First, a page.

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I find myself in the rather embarrassing position of agreeing with the Daily Mail. This leaves me somewhat at a loss.

Thursday they ran the following banner headline.


They then reported that the health supplements market, which is worth some £386M per annum in the UK, is full of fraudsters, hucksters, snake oil merchants, and out and out liars. The newspaper didn’t use those terms, but that’s what it means. A study by consumer watchdog Which? Found that virtually all dietary supplements in the UK make misleading or downright false claims in their advertising or packaging.

Well no shit Sherlock. Who ever would have thought it?

Which? Are particularly scathing about glucosamine and chondroitin. These are supposed to guard against arthritis and/or ameliorate the symptoms. Well, the simple truth is that they do neither. And if you are screaming ‘They work for me, you smug bastard!’ I’ll tell you something weird. They don’t. You’d be as well off with a placebo. The reason for this is that arthritis is a classic example of a chronic condition that reverts to mean. If you don’t know what that means you’re in luck, because I’ve handily blogged about this phenomenon in my post on homeopathy. http://wp.me/p2C8Zz-w4

Which also have prebiotics and probiotics in their sights, and not before time either. There is absolutely no evidence at all that they make nay useful contribution to your digestion or overall health. I know. I’ve read the supposed ‘studies’ these charlatans use to support their totally fallacious claims. They do not work. They do not do anything. They’re pretty much nothing more or less than sour milk.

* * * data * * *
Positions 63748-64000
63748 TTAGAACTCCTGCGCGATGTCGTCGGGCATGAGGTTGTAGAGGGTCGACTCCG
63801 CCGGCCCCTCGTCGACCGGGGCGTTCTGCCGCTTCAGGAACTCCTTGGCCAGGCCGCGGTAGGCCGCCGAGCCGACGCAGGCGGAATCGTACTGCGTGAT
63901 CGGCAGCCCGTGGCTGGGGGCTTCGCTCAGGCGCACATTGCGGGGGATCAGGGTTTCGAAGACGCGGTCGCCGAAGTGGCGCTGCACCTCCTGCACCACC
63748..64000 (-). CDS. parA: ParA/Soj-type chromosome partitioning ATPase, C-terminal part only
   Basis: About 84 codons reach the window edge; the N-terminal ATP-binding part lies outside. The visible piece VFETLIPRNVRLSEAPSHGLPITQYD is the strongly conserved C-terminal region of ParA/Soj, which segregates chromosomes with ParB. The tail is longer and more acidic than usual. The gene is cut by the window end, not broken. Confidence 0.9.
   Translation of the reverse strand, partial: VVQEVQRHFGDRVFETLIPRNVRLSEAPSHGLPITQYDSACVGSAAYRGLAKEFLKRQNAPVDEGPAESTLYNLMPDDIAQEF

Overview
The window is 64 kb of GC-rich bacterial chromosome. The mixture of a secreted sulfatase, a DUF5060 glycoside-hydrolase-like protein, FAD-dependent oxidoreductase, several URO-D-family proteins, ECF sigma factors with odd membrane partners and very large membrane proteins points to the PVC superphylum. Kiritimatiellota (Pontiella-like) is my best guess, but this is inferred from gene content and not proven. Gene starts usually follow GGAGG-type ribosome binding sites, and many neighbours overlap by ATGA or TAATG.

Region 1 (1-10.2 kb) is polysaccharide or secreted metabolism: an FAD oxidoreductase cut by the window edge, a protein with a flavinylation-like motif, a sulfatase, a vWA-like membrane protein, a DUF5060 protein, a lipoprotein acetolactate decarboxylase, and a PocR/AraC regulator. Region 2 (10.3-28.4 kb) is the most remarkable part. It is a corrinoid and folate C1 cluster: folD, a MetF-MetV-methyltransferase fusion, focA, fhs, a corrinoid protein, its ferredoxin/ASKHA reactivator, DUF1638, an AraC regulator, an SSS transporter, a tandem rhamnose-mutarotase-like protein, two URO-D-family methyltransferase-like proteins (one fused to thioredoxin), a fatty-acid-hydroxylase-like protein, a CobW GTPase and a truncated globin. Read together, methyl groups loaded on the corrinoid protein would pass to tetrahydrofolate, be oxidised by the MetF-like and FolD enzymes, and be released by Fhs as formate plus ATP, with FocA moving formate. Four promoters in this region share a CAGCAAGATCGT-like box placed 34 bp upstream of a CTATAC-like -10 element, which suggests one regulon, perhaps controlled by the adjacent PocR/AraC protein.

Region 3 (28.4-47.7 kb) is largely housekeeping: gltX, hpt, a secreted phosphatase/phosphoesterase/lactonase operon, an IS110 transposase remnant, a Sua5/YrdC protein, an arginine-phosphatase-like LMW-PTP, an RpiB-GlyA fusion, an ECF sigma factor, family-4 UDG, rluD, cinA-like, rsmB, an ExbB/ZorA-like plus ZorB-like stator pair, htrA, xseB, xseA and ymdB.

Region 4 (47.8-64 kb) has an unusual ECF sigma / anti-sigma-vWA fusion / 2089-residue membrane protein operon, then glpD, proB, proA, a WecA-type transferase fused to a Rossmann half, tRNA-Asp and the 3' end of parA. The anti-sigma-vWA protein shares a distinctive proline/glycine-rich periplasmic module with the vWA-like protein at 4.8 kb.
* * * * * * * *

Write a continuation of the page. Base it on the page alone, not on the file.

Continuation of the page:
Still sceptical? Still a believer? The EMEA that controls licences for medical products throughout Europe had had over 40,000 licence applications to make claims for these latterday coloured waters. Number approved as being scientifically supportable? Go on. Take a wild guess. One thousand? That would be a 2% success rate, so pretty pathetic. But it’s not even that many. The actual figure is a measly 282.

Agreeing with the Daily Mail. Me. Goodness. But there is one thing I must take issue with. This front page splash was not written by a health correspondent, but since that would be the execrably ignorant Jo Willey that’s no loss. Not even by a science correspondent. No, it was the consumer affairs correspondent.

Oh, and the suspected use of sarin nerve gas in Syria was relegated to page 8.